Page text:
# How much should I slow down a song to lower it a half step?

My piano is a half step below the standard tuning. I want to listen to and play this song. I calculated that from the 12-range of tones I should slow it down by 1/12 of its frequency but it actually doesn't work in my Audacity. Can you help me, please?

The ratio between the frequencies of successive half-tones in a 12-tone equally tempered scale is 21/12. So to lower the frequencies by a half tone, you need to stretch the file so it is 21/12 ≈ 1.05946309 times as long.

• Mr. Mathematician drops in to point out that you're abusing "significant digits" there :-) . Nobody does or can tune to four places, let alone eight! Sep 28, 2016 at 11:55
• @CarlWitthoft: Perhaps, but as a theoretical physicist I prefer to think about things in terms of unrealizable platonic ideals. :-) Sep 28, 2016 at 14:18

I suggest that you tried to Change Pitch, since this process is available, rather than time-stretch the song. Change Pitch will not change the tempo of the song. If you choose to time-stretch the song, Michael gives you all the information and perfectly answers your question. As far as time-stretching is concerned, depending on the method applied, Audacity will or will not change the pitch. The details evade me as to how it is possible to change the tempo without changing the pitch (or as to how it is possible to change the pitch without changing the tempo). But it is possible. Change Tempo will change the tempo without changing the pitch, while Change Speed will change the speed, affecting tempo and pitch.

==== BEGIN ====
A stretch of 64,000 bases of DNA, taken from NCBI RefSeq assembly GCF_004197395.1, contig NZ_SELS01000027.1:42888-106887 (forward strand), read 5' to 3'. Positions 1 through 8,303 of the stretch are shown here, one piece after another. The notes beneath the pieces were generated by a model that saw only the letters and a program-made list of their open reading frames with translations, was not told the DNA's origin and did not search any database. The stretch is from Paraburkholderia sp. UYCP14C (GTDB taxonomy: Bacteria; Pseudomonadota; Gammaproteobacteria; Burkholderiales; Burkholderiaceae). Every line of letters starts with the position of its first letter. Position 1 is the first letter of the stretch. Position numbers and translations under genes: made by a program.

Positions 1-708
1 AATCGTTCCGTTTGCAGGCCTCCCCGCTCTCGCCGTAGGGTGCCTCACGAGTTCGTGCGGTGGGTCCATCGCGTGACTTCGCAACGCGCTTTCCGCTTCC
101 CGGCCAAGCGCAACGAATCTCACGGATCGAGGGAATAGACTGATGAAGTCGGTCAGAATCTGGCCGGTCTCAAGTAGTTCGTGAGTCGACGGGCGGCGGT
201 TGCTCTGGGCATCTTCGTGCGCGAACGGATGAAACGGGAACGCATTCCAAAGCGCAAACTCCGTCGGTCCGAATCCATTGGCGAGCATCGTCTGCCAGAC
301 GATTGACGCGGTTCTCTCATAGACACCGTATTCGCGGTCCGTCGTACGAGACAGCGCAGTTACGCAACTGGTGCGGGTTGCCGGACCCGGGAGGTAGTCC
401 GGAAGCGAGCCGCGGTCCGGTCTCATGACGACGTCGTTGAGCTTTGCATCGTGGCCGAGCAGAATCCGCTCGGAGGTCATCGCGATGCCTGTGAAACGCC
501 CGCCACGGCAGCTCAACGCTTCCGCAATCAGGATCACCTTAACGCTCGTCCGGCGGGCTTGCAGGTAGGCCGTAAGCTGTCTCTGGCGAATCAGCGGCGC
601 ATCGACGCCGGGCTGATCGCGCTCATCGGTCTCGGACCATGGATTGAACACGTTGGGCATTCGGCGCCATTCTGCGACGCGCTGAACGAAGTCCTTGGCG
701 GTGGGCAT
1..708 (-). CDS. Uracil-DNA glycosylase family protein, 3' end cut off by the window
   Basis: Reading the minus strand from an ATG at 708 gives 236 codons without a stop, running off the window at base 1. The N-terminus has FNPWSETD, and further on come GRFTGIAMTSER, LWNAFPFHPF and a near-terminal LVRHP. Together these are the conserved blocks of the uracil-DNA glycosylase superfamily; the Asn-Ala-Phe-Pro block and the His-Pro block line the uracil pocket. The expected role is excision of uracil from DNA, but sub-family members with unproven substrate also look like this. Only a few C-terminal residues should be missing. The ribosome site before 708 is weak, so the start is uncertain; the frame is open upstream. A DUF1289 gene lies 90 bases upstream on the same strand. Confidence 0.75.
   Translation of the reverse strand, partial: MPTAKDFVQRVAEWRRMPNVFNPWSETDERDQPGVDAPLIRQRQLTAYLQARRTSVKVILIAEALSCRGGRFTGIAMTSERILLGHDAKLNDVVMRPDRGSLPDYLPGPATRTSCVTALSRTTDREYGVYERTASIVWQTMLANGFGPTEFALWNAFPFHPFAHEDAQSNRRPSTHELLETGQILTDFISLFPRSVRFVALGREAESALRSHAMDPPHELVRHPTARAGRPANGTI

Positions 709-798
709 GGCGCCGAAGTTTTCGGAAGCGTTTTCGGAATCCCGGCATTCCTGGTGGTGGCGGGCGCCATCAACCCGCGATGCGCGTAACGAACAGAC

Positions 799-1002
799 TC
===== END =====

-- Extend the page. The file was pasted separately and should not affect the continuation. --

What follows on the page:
• Tascam have had a cd player out, that does it, for well over 10 yrs .
– Tim
Sep 27, 2016 at 16:39
• It works, very simplified speaking, by applying a Fourier transform to obtain the frequency spectrum of short time snippets, then slowing down the sequence of these snippets (which doesn't change anything about the frequencies in each snippet) and then transforming them back to an audible signal through inverse FFT. The real trick is to avoid phase artifacts that come up if you either prolong the snippets to the gaps created when slowing down or in the overlaps when speeding up. Sep 27, 2016 at 16:51
• And it works best with small adjustments (such as this half tone down). It starts to sound stuttery with larger adjustments, as if it were slowing it down and then cutting out pieces in order to keep the time the same.
– user28
Sep 27, 2016 at 19:21
• To provide a simple analogy to what the FFT does: sheet music is an FFT! You read each note and "convert" the indicated frequency value into a time-sequence of amplitude variation. If you change the duration of each note, you stretch the song length. If you transpose, you shift the output frequency without changing the song length. Sep 28, 2016 at 11:57